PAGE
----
Cupid Jewelry – A Rare Find For Valentine’s Day

Cupid, the winged god of love and desire, is a classic symbol for Valentine’s Day. Whether you’re looking for the perfect gift for your loved one or just want to celebrate the holiday with your own cupid-inspired jewelry, there are plenty of options out there!

He is often portrayed as the son of the goddess Venus and the god Mars. He is also a god of attraction and affection, and his arrows can be seen flying across the landscape in various erotic scenes from mythology.

The story of Cupid and Psyche is the most widely known of the many tales about him in Greek mythology. The two eventually married on Olympus, where they had a child and became immortal.

In his role as a god, Eros was viewed by some ancients as the primordial force that preceded all other gods. He is said to have brought harmony to chaos, permitting life to develop.

But he also wreaked havoc on his enemies by shooting them with arrows that were made from gold or lead and designed to inspire love or hatred. That’s why his name is a play on the word for love in Greek.

According to The New Larousse Encyclopedia of Classical Antiquities, he is described as “a primitive deity” and had little resemblance to the “Cupid” who appeared in later literature.

Hesiod’s Theogeny, a collection of ancient Greek poems about the gods, first mentions Eros as a primordial force who was responsible for “bringing order out of disorder.”

His role as a god was eventually replaced by that of a winged child-god whose arrows could inspire love or hatred, a concept that remained popular throughout the Roman Empire and beyond. By the 15th century, Cupid was a familiar motif in classical art and had become the symbol for passionate love.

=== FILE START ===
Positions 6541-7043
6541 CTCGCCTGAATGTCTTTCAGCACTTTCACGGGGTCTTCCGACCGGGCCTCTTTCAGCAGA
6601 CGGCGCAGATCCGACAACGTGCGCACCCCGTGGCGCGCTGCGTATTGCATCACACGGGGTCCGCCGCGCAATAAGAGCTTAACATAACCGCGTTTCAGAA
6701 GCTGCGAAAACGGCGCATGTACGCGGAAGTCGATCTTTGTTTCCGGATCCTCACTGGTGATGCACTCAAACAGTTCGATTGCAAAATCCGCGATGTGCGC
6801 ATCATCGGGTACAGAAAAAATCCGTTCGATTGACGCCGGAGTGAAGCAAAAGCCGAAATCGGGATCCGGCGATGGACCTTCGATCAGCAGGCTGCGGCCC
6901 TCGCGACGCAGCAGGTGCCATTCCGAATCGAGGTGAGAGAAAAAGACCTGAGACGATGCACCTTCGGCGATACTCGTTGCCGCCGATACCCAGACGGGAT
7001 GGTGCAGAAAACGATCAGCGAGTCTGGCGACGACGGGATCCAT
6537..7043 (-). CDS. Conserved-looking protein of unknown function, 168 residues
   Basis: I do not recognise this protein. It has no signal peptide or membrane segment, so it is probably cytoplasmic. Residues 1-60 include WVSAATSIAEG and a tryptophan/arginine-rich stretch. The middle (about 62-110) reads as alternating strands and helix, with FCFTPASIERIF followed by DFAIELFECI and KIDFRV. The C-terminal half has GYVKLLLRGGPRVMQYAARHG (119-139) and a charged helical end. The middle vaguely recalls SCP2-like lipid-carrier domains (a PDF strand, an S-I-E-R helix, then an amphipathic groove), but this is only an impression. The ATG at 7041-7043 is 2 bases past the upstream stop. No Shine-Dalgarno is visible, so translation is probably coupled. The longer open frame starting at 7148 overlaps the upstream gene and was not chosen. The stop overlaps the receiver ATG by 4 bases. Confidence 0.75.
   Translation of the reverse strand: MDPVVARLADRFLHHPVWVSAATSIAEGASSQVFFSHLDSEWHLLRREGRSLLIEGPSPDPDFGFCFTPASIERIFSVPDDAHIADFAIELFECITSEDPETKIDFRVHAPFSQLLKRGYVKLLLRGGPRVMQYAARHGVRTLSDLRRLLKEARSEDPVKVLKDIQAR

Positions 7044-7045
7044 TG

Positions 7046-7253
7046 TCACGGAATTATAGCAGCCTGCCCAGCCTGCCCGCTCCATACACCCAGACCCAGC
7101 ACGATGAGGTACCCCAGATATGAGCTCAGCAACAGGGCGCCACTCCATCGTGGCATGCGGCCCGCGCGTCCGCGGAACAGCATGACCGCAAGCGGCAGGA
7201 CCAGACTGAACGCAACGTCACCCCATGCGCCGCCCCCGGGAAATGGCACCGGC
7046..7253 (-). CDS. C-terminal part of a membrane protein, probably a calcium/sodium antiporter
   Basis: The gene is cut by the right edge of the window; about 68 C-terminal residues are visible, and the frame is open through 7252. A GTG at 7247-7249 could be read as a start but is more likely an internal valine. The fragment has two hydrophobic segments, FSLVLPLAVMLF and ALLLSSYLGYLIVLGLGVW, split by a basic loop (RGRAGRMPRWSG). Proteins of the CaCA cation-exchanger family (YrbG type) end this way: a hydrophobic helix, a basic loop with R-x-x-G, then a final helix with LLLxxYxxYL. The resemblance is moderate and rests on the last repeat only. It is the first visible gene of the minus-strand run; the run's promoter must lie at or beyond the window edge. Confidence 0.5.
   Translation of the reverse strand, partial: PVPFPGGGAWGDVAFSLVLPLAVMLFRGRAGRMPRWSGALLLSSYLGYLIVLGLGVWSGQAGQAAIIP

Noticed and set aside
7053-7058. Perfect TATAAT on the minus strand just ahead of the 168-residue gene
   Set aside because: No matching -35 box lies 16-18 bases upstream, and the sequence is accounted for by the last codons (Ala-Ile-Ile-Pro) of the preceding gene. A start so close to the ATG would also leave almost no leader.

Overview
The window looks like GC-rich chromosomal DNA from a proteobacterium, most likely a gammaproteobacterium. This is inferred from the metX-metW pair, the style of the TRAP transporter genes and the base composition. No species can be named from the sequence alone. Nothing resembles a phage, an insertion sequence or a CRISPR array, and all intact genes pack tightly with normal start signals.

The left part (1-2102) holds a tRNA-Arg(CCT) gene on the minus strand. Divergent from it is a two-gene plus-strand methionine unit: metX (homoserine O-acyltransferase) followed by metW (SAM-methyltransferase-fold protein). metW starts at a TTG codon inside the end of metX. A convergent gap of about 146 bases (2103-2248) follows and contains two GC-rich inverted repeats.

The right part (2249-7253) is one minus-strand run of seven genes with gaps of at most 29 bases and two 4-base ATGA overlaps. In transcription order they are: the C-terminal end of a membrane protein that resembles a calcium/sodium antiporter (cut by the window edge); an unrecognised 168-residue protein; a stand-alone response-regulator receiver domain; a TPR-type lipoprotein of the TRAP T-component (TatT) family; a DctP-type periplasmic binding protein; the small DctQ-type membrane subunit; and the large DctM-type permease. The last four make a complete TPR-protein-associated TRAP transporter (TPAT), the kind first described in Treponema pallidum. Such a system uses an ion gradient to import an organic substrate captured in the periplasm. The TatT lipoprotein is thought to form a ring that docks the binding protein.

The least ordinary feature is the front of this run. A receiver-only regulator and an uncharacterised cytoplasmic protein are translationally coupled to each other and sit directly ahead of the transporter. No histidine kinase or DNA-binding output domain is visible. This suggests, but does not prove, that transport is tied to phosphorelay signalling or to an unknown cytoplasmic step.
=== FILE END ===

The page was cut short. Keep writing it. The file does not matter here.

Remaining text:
Using a metal detector, amateur treasure hunters have discovered a rare onyx and gold ring that depicts the love god cupid ring. It’s been reported to the Portable Antiquities Scheme (PAS), an organization that encourages people to report buried artifacts to authorities.

The ring, which dates from around the fourth century AD, shows Cupid resting one arm on a column while holding a torch with the other. Researchers said it was likely a relic of the Roman period, when the Romans controlled England.

It is a stunning piece of Roman art that will be displayed in an English museum.

A metal detectorist found the ring in a field near Hampshire in the United Kingdom. The ring is a remarkable example of ancient Roman gold that was used as jewelry.

In the UK, people are allowed to use metal detectors in areas deemed to be archeologically important. They must first get permission from the landowner, and they must also avoid archaeological sites that have been granted protection by the government.

The ring was found by a man who used a metal detector in December 2013. It is the first time that an ancient Roman ring of this type has been discovered. It was reported to the PAS by the metal detectorist, and it is being analyzed by experts.